The following headline caught my eye on Twitter yesterday: Why Do Australians Hate Democracy?
I clicked through: who could resist a teaser like that? It was a Crikey article by Rob Burgess:
The latest Lowy Institute poll contains an alarming statistic for lovers of democracy. Only 39% of young Australians (18 to 29) chose the following statement from a list of three as best representing their opinion: “Democracy is preferable to any other kind of government.”
The score is higher in older Australians, with 60% of Australians as a whole supporting democracy.
The rest of the article didn’t really go in the direction I expected, instead devolving into an extended criticism of the party system in place at the moment, and especially of Labour.
Nevertheless I found the Lowy Institute results intriguing.
According to Latinobarómetro (2010) the average support for democracy across the Latin American region is 51% (responding yes to the question “is democracy preferable to any other kind of government?”). This obviously isn’t ideal, but given the challenges faced by rickety democracies in the region it’s probably not surprising. And note that its not really that much lower than in Australia.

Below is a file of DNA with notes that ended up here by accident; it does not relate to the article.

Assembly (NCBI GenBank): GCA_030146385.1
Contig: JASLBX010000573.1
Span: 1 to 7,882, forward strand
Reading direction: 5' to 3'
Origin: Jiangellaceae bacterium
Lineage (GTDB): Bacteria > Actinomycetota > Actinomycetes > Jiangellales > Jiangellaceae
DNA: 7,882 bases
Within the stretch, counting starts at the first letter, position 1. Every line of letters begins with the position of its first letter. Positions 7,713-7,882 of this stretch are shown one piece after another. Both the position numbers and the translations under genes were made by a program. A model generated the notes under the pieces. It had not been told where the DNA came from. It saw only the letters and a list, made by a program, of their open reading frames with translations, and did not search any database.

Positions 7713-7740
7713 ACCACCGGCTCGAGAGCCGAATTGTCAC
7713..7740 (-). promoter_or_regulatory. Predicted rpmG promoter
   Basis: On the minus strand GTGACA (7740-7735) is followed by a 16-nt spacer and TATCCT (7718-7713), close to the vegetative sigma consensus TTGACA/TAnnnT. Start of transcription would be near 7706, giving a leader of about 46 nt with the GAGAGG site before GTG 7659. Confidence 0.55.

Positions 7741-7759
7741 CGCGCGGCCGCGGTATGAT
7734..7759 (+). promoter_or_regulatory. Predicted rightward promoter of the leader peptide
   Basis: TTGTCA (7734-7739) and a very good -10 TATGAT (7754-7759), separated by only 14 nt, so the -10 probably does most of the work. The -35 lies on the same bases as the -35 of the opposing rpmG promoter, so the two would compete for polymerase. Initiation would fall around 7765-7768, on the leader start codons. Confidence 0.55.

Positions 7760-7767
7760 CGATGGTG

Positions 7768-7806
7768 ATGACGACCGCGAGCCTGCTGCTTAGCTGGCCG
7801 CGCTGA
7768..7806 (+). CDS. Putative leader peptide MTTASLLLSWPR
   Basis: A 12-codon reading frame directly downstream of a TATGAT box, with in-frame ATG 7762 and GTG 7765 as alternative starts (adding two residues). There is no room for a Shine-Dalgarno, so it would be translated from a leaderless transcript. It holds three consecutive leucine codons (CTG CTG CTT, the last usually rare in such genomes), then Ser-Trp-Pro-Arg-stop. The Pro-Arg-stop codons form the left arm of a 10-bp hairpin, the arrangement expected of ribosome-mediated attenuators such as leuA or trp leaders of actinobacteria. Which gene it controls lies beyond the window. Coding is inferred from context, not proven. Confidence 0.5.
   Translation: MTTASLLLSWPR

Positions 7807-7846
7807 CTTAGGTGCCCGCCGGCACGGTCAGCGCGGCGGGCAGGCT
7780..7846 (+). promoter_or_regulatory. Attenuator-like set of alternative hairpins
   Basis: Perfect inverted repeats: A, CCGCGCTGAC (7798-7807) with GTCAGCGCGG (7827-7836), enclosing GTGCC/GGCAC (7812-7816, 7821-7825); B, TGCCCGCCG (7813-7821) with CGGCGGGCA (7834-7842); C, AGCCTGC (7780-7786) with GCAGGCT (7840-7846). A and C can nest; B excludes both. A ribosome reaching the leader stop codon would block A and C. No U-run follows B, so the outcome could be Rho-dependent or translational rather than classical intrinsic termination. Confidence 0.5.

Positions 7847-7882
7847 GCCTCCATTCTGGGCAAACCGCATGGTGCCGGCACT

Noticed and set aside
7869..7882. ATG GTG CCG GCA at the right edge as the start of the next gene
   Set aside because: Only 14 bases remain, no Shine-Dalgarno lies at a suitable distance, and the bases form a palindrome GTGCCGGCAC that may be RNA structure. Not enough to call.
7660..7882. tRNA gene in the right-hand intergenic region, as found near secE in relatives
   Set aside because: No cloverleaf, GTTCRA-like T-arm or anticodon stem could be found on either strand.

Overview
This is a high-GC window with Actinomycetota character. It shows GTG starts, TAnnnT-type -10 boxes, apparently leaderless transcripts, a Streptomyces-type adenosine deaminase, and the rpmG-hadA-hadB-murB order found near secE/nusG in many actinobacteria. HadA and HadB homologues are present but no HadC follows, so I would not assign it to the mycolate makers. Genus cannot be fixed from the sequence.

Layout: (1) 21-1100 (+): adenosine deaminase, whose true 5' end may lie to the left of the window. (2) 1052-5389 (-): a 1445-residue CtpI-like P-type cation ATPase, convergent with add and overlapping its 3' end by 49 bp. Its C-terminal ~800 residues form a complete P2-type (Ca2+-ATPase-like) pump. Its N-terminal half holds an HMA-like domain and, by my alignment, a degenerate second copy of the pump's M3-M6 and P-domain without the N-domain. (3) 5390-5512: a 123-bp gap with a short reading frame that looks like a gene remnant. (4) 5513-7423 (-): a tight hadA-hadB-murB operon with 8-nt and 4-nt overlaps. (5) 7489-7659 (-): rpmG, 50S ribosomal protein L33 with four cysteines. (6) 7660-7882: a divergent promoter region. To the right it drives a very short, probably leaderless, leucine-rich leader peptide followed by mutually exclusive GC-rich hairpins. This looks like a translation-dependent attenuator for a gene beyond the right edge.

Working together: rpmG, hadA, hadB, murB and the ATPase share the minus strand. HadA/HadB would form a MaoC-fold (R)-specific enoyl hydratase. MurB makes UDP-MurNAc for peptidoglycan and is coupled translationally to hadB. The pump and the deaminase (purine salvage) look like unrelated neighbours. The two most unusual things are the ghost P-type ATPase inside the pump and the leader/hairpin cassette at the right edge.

The difference is that, unlike in Australia, approval ratings across the age groups are fairly constant (there is, however, a trend towards greater approval as higher levels of education are attained).
So why are Australian youth so much more apathetic relative to their seniors? Burgess’ argument didn’t really convince me: I’m not sure there’s any reason youth should be more disgusted than older Australians at the lack of real participation in the Australian party system.
Is it apathy brought on by privilege? Substandard civic education? (Are they not teaching Orwell in schools these days?) Does it reflect an inability to empathize with the struggles of democracy activists and people living under dictatorial regimes worldwide? Or is this kind of decline in active support for democracy natural as countries settle into boring stability and politicians amuse themselves with power plays and grandstanding?
In Latin America memories of military dictatorship and massive human rights abuse by the state are fresh across all generations; maybe this explains a fairly constant support for democracy across age groups. Older voters in Australia remember the Cold War. They remember Tiananmen, and Soviet excesses. The excessive zeal with which the West carried out its “Democracy, Yay!” campaign can be criticised extensively, but rallying behind our system of government left its mark.
Democracy needs to be continually reinvented and reinvigorated: looks like Australia might be due for a (peaceful) shake-up. It will be interesting to see how watching the unfolding events in the Middle East shape Australian youth attitudes: will seeing a region (hopefully) embrace a (healthy?) democracy, categorically rejecting a return to authoritarianism, be my generation’s defining moment?